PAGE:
Gary Plummer Clogs the Middle for the San Diego Chargers
SAN DIEGO (AP) _ Gary Plummer, the player nobody wanted, somehow keeps making the plays coaches want to see.
″He’s a real success story,″ Chargers coach Al Saunders said of the San Diego linebacker who plays in the middle in the Chargers’ 4-3 defensive alignment.
″He plays with unbelievable intensity. He does everything with emotion and commitment. He’s smart. He does the right thing and that’s why he’s playing and still playing. Our defense, without him, would not be the same.″
At 240 pounds, Plummer is considered somewhat undersized and a shade slow for an inside backer. There are concerns over his durability during the course of a 16-game season.
Yet, there he is each Sunday, plugging the middle for a defense that has gradually improved from the league’s laughingstock three years ago to one that is starting to gain respect. The unit is ranked 17th in total defense, 14th against the run, and for the most part has helped the Chargers, 3-8, keep games close in an otherwise forgettable season.
Plummer is coming off perhaps his best game as a professional, knocking down a pass and registering seven tackles and three assists in last Sunday’s 10-7 win against at Atlanta.
Plummer is the team’s second-leading tackler with 66, one behind safety Vencie Glenn.
″He’s a tough guy,″ defensive coordinator Ron Lynn said. ″I don’t care if they run over him five times in a row. On the sixth play, he’s liable to jump up and make the play you really need to have.″
Lynn is at once Plummer’s biggest booster and biggest critic. The two, along with linebacking coach Mike Haluchak, have been together eight years.
After two years as a defensive lineman and linebacker at Fremont’s Ohlone College, Plummer went to California-Berkeley as a walk-on, where he became the starting nose tackle. Lynn was Cal’s defensive coordinator and Haluchak a defensive assistant at the time.
Lynn left Cal in 1983 to become the Oakland Invaders defensive coordinator, taking Haluchak with him as an assistant. Plummer signed on with the Invaders as a free agent and ended up starting three years in the now dormant league. In 1986, when Lynn and Haluchak came to San Diego to help resurrect a defense that ranked 28th and last in the previous season, Plummer came too.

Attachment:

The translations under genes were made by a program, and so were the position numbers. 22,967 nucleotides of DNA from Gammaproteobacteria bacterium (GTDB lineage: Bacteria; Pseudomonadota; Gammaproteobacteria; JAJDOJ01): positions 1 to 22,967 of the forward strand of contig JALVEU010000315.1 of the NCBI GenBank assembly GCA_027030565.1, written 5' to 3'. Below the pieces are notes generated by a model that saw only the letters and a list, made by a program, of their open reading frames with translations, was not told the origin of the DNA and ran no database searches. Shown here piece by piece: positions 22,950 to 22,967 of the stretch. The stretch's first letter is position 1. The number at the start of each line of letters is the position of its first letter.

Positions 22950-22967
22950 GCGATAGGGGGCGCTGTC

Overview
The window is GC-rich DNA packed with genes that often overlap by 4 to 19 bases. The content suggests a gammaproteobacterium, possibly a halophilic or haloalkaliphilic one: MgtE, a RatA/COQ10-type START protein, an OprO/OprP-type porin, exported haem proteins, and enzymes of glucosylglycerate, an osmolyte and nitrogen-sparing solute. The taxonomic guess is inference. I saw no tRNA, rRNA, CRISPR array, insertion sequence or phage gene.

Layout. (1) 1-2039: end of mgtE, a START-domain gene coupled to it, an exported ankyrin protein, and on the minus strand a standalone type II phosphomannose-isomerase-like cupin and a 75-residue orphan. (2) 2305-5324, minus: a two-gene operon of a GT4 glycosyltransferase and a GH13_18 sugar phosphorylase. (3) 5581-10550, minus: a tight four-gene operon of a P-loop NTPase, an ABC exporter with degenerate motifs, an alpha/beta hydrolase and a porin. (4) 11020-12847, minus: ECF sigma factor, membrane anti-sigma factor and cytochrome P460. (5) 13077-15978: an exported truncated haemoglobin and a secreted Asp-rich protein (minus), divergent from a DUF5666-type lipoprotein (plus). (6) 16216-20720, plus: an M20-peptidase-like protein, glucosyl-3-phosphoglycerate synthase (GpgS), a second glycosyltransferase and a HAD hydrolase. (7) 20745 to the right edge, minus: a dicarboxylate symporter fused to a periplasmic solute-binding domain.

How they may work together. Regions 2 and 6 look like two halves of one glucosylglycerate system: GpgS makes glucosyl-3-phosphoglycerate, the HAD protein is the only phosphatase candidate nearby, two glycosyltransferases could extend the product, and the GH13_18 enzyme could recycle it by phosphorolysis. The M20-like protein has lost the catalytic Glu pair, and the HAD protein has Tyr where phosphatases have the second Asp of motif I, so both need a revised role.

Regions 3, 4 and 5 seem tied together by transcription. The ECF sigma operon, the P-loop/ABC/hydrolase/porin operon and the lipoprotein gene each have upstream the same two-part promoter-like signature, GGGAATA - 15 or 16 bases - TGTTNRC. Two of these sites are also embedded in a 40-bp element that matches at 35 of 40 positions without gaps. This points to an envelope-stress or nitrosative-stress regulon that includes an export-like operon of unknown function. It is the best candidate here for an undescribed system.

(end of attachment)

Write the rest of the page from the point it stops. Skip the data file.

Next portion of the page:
″He lettered one year in high school (at Fremont’s Mission San Jose High) and was not recruited by any major college,″ Saunders said of Plummer. ″So he went to junior college (Ohlone) playing as a down lineman and linebacker. Nobody recruited him out of junior college so he walked on at the University of California. He started every year there.
″After his career at Cal, no (NFL) team drafted him. No team would even allow him to come in as a free agent, so he went to the USFL. He started every year he played in the USFL. After the USFL folded, no other team picked him up. We did and he’s basically been a starter for us ever since. His whole career has been like that.″
Plummer recognizes he has limitations. He has made a career of overcoming them.
″hat’s been the story of my life,″ he said. ″I either wasn’t big enough, or strong enough or fast enough. I welcome the criticism. But when someone tells me I can’t do something, it’s kind of like, ‘Well, I’ll show you.’ I guess I’m too stubborn to let someone talk me into believing I can’t do it.″
Lynn said he’s a fan of Plummer’s determination, work ethics and football smarts. But the defensive coordinator also admits he’s trying to replace him all the time. At the start of the year, the coaches decided start second-year man Chuck Faucette and rookie Cedric Figaro ahead of Plummer.
Both went down with injuries, linebacker Billy Ray Smith missed three weeks with a torn calf muscle, and linebacker Chip Banks is a holdout. Plummer not only was thrust back into the lineup but assumed the role of a defensive leader.
″Thank God we had Gary,″ Lynn said. ″He’s played super. (Last Sunday), he played as well as you would want a guy to play. He made all the plays we asked him to make, maybe more. And I’m not surprised at that.
″And yet, we’d still like to say there’s a guy out there that eventually is going to take Gary’s place. It’s to everybody’s advantage if we can do that. There’s nobody who has a lack of confidence in Gary and I promise you if it hadn’t been for us he wouldn’t be playing football today because basically nobody would have given him a shot.″
Lynn said Plummer leaves so much of himself on the field that over the course of the season he becomes worn down.
″Some guys can go out and play 70 percent and be adequate, they’re so gifted,″ Lynn said. ″He’s not gifted. He has to go 100 mph with everything he does on every play. All those little nicks, bumps and bruises he plays through, he fights through but then he’s not at peak efficiency.″
Plummer thinks a lot of Lynn. He doesn’t necessarily agree with his assessment, though he has heard Lynn’s argument many times before.
″Sooner or later,″ Plummer said, ″pure ability isn’t enough to get you to the NFL. You see guys come to camp every year with S’s painted on their chests. They’re running 4.4 40-yard dashes and benching 400 pounds. Why don’t they make it? To me, it’s what you have inside. I wouldn’t change a thing. I’ll take the underdog’s role any day.″
And while Lynn continues his search, Plummer keeps playing.
″You know, Gary’s a better player than he ever gets credit for because everybody talks about, ‘Yeah, we’re going to replace him.’ I think it’s a case of you’re always think the grass is greener on the other side.
″Well, he’s now in his third NFL season. And next year, he’ll be in his fourth. Probably five years from now, he’ll be in his eighth. And you know what people are going to say? ’Dang, how is this guy here?‴
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